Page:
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Building Your Toolkit: Scaling for success in a regulated industry

May 3, 2023

Financial statements. Healthcare brochures. Energy promotions. Cannabis packaging. All these communications have one thing in common: They’re produced within tightly regulated industries, where rigorous oversight can seem to stifle growth, and exacerbate factors like rising costs, compressed margins, and delayed realization of revenue.

Regulations mean marketing complexity: In addition to regional branding, language preferences, and price variations, there are often multiple versions of terms and conditions. One error can result in hefty fines and lost business.

Navigating these obstacles tends to eat up time and resources: Consider manually producing and marketing different products, each with a different package, in different languages, with different fine print. In addition to being more error-prone, it requires more people to manage, and takes longer to get to market, all of which drives up costs as well as regulatory risk.


The tools needed to grow


Companies in tightly regulated sectors need to carefully consider the processes and technology they need to grow. One of the first priorities in their scalability toolkit should be workflow automation and content creation—in particular, dynamic templates that hard-code regulatory content (e.g., at the provincial or state level) while allowing for local customization. Users make changes once, and they’re cascaded (compliantly) across all necessary assets. Built-in approvals ensure content is reviewed by all relevant stakeholders.

A digital asset management (DAM) system is another priority. Digital assets are today’s marketing and communications currency, and a robust DAM not only makes them easier to store, search, and share, but it also automates version control—a huge benefit for a sector like cannabis, for example, where markets and packaging vary from one province to another.

Another priority: API-driven functionality, so that platforms easily connect to external partners and integrate with your tech stack, rather than adding to it.

It’s also important that your solution partner has deep, proven experience in regulated sectors. Marketing and communicating in financial services, healthcare or cannabis is not like marketing in a space like retail or tech. The rules are different, and they’re complicated.


The complexity of cannabis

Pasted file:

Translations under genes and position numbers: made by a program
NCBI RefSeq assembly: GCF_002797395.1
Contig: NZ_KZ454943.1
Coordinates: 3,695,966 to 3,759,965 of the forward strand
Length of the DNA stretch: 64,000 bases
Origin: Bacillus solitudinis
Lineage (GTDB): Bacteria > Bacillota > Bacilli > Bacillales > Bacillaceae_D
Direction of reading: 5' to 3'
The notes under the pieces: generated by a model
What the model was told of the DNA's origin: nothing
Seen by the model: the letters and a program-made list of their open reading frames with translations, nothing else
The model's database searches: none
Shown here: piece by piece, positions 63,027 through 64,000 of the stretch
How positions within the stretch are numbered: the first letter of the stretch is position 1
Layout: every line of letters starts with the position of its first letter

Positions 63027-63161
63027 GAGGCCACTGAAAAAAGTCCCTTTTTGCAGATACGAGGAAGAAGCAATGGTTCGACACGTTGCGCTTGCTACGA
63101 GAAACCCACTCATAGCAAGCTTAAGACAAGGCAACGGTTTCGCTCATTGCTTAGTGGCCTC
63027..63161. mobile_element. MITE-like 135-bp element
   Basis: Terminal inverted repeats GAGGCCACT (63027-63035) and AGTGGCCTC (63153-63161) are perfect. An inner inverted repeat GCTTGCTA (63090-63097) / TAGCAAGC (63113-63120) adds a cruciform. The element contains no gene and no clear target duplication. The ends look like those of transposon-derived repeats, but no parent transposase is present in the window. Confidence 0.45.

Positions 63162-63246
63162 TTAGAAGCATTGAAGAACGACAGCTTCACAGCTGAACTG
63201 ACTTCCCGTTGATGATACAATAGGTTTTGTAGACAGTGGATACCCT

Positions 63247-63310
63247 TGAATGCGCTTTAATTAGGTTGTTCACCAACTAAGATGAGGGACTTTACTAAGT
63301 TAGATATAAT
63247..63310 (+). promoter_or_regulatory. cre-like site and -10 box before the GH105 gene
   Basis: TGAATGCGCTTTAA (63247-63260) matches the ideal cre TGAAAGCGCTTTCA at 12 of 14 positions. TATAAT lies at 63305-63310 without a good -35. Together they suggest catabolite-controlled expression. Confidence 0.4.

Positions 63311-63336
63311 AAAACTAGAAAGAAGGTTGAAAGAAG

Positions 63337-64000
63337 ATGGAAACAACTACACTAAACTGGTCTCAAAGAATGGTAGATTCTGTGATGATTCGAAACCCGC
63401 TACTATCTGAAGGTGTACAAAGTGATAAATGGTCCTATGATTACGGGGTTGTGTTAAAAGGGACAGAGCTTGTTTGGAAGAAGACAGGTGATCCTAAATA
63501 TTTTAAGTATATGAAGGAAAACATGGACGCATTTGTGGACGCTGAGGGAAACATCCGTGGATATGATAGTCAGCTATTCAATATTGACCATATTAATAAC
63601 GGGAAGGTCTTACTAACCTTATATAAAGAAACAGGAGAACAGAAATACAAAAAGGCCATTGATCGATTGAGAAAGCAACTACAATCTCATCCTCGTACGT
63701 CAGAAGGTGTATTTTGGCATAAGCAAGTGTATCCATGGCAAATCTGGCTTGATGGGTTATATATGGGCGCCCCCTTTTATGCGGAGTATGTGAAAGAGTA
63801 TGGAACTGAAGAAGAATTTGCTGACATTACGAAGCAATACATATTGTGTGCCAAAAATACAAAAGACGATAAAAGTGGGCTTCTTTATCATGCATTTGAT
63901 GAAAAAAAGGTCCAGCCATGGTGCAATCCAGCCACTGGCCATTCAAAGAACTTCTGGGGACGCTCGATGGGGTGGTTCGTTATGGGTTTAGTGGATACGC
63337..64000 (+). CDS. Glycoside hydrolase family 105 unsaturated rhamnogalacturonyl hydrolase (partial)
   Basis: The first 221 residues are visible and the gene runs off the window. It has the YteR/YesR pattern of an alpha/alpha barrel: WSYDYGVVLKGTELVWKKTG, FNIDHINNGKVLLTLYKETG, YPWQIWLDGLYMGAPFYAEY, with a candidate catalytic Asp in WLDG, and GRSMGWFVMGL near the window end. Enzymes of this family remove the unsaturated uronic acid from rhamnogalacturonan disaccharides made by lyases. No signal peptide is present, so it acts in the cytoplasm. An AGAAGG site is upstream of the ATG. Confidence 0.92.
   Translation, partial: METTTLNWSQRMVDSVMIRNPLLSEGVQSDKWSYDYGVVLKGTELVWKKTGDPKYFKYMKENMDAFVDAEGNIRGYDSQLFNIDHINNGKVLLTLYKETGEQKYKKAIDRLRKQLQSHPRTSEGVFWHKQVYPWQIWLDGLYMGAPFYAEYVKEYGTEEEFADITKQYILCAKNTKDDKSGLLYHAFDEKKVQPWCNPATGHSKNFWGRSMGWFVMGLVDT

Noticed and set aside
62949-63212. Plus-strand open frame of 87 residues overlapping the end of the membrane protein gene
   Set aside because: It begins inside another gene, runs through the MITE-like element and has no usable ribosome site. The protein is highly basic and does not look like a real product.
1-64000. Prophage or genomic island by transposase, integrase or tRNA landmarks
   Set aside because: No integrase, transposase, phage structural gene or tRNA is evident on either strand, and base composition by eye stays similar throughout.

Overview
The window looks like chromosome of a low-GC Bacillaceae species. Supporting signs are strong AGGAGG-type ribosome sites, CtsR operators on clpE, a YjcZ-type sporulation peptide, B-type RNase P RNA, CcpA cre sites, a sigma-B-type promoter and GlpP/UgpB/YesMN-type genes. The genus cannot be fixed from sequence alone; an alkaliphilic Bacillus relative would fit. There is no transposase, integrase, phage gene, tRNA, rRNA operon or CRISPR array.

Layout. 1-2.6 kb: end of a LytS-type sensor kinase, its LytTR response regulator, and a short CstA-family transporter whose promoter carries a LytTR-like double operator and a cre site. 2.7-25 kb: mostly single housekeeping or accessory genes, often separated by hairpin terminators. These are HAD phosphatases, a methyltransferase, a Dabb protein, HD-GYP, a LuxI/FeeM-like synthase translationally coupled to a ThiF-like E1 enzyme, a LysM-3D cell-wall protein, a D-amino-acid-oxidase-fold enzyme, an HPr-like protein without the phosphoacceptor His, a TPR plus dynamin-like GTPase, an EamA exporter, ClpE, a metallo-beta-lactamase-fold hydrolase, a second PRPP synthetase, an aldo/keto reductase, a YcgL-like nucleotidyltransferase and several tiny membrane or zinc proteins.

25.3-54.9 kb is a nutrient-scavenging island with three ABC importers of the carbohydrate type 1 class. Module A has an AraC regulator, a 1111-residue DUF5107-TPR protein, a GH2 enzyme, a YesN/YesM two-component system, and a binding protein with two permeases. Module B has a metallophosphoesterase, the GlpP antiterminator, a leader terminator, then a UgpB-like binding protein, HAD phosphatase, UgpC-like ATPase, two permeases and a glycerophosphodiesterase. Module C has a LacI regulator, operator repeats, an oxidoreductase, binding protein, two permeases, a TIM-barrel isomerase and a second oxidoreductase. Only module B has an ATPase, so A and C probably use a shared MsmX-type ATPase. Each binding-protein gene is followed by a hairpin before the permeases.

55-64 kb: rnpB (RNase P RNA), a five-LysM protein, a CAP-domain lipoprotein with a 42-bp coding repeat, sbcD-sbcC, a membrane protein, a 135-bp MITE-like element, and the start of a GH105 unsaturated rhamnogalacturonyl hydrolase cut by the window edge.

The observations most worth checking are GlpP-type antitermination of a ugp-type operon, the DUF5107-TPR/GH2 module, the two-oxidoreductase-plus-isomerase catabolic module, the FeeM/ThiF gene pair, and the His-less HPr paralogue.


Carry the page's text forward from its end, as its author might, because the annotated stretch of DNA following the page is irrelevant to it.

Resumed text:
Cannabis may be the best example of an industry for which scalability is a constant challenge. In Canada, while it’s regulated federally, each province has its own supply chain, making for a complex mix of provincial crown corporations, retail dispensaries, licensed producers, and processors.

Compounding that complexity is the fact that cannabis is an agricultural product; its attributes therefore change with each batch. Consequently, packaging can’t be produced in advance, but instead must be batch-labelled. This takes time, and if done incorrectly, can result in fines, recalls, lost licenses and listings, and refused shipments.

Amidst this landscape, opportunities emerge: Products are developed; lines are extended. But with every addition and innovation comes the requirement for new assets, from strain cards to in-store displays. This dizzying array of variables can become overwhelming and stop growth in its tracks, especially given today’s smaller, thinly stretched teams.

Automation, on the other hand, can reduce the strain, lower costs, and generally help teams do more with less—as in the case with DCM clients who’ve been able to reduce their total cost of ownership significantly through technology-driven process improvements.


A compliance self-audit


While these challenges are somewhat similar right across sectors like cannabis, it’s important to keep in mind that every company operates differently, and is at a different stage in their journey. A relatively simple process for one organization may be a daunting challenge for another. The first step is a deep-dive discovery—call it a self-audit—in which you consider factors such as:


Your business model: Is it an outsourced model, or vertically integrated? Or a hybrid of both? And how financially resilient is the business in terms of its ability to manage fines, delays, or a potential loss of license?
Processes: Are your workflows largely manual or automated? How much time is being spent on non-revenue-generating tasks?
Growth targets: Are they exceeding available resources capacity, but with no hiring budget?
Products: What are your current categories? What’s ahead for product development, marketing, and packaging?
Excess waste: Are you wasting resources from miscalculations, errors, and changes?


Are you in a tightly regulated sector in which daily marketing operations continually trump strategic planning? Get help kick-starting your discovery: Reach out to Lewissa Stewart at [email protected].

This article was first published by the National Cannabis Business Coalition.

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